As noted at a variety of sites, a Defense Department review has found that Army Maj Hasan’s superiors were routinely concerned about his performance and his views, but continued to promote him anyway. This seems to already confirm what has previously been said about Hasan: people knew and were concerned about him.
Between 2003 and 2007, Hasan’s supervisors expressed their concerns with him in memos, meeting notes and counseling sessions. He needed steady monitoring, especially in the emergency room, had difficulty communicating and working with colleagues, his attendance was spotty and he saw few patients.
The question that isn’t (officially) answered is why they didn’t do anything, though speculation has already arisen that people were afraid to say anything out of fear of being considered prejudiced against Islam.
The discussion in the article about officers being promoted despite poor performance Read more
In a touching story from the Army Times, two World War II veterans recently reunited when they both received medical treatment at the same facility in Maryland. Recounting the horrors of war, they said:
“Those are things you never forget,” said Garrett, 90.
“It was a frightening experience,” added Thompson, who is known as Tommy. “But the Lord brought us through.”
Chalker v Gates, the lawsuit which pitted the MRFF and an atheist Soldier against the Department of Defense, has been dismissed. The case was brought by Michael Weinstein of the Military Religious Freedom Foundation and US Army Specialist Dustin Chalker. The primary complaint was that Chalker was forced to attend formations at which Christian prayers were given, though Weinstein used the lawsuit as a forum to accuse the military of promoting Christianity.
According to various reports,
US District Judge Kathryn Vratil ruled Thursday that Chalker failed to exhaust all available remedies before filing suit.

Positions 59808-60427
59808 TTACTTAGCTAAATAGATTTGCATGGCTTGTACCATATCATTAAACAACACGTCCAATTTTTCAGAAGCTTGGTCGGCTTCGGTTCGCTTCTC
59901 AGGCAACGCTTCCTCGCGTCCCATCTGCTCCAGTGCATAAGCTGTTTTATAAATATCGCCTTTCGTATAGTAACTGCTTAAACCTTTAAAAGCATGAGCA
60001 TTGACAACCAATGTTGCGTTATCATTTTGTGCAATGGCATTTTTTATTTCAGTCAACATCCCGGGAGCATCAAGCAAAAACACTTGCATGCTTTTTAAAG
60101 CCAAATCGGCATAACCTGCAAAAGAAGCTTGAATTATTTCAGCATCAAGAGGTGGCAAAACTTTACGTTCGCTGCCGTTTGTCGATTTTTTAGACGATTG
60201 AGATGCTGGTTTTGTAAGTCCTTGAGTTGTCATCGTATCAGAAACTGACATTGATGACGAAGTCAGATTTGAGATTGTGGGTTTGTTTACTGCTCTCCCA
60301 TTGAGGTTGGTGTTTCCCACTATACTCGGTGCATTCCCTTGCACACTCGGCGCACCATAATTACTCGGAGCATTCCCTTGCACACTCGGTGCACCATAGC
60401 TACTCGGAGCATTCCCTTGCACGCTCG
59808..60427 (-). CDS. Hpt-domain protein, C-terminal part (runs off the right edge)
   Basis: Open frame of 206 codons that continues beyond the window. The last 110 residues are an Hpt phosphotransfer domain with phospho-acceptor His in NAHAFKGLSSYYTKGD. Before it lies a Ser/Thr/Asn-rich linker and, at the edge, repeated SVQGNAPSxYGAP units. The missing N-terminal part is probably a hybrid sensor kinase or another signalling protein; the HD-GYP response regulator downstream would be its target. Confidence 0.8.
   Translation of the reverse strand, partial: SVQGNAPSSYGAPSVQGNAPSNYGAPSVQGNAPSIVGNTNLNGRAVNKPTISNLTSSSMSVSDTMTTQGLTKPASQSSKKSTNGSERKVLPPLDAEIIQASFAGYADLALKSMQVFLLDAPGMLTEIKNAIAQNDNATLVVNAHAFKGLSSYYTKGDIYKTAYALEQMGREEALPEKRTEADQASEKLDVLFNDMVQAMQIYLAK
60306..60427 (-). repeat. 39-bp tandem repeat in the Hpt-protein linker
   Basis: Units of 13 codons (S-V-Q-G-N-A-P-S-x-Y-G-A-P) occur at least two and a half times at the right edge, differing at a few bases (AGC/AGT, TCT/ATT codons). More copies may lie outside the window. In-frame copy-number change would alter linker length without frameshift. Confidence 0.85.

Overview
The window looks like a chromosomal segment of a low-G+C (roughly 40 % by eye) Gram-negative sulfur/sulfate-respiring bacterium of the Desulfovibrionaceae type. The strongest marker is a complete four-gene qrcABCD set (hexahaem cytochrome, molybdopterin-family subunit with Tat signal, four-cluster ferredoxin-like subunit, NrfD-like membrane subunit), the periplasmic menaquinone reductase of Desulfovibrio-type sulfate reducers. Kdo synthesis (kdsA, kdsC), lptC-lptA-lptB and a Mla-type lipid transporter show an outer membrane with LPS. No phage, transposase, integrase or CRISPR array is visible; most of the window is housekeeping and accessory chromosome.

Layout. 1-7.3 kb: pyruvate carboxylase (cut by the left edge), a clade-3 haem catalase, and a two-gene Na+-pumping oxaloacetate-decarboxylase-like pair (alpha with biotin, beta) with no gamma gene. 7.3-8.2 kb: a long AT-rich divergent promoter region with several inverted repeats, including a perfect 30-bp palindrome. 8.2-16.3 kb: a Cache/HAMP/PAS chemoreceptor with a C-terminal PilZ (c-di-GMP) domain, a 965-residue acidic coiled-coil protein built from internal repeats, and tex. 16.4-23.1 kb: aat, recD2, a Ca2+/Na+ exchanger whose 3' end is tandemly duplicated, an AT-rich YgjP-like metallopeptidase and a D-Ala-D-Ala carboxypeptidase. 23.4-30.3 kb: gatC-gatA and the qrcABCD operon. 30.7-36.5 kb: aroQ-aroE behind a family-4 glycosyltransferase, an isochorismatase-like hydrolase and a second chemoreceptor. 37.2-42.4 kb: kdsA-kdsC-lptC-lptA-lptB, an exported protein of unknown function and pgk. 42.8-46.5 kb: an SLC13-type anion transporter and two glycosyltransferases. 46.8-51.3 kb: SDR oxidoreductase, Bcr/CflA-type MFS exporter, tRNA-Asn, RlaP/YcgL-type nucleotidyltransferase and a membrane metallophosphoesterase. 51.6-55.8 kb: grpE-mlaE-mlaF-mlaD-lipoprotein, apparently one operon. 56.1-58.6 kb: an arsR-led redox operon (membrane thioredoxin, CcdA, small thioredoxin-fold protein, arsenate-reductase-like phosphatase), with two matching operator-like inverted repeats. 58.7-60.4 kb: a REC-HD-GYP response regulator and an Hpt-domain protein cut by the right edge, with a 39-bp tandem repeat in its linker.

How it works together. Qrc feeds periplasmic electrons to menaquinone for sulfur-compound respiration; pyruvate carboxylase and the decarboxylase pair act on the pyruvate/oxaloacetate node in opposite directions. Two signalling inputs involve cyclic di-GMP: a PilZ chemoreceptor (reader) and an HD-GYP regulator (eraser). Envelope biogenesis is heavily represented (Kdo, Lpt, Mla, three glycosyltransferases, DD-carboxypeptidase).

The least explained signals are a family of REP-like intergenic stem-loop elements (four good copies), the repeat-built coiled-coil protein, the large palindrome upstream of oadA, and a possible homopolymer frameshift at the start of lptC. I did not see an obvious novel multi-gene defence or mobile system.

Weinstein has said he will appeal the decision.
The ruling that dismissed the lawsuit (pdf) is slightly more complex than the media summary. The ruling stated: Read more
In September, Michael and Bonnie Weinstein filed a civil lawsuit against the Chaplaincy of Full Gospel Churches and Gordon Klingenschmitt. The primary issue seems to be Klingenschmitt’s “imprecatory prayer” against Weinstein and Barry Lynn, as was noted in a previous analysis. (Weinstein has amended his lawsuit twice in the intervening months, but only the original is currently publicly available.) This case will be interesting for religious freedom in general, not just in the military, since it may delineate what control–if any–the government is willing to place on public prayer. Initial commentators, including allies of the Weinsteins, doubted they would succeed in their suit. However, despite the initial furor, there has been little in the media since.
The case continues, however. It appears one of the initial issues will be jurisdiction, which is a legitimate question in this case. Weinstein is a resident of New Mexico, the CFGC is headquartered in Texas, and Klingenschmitt is presumed to be a resident of Colorado. Weinstein is suing in Texas district court. Since the CFGC is in Dallas, it would appear to make sense that Weinstein would sue the CFGC in Texas.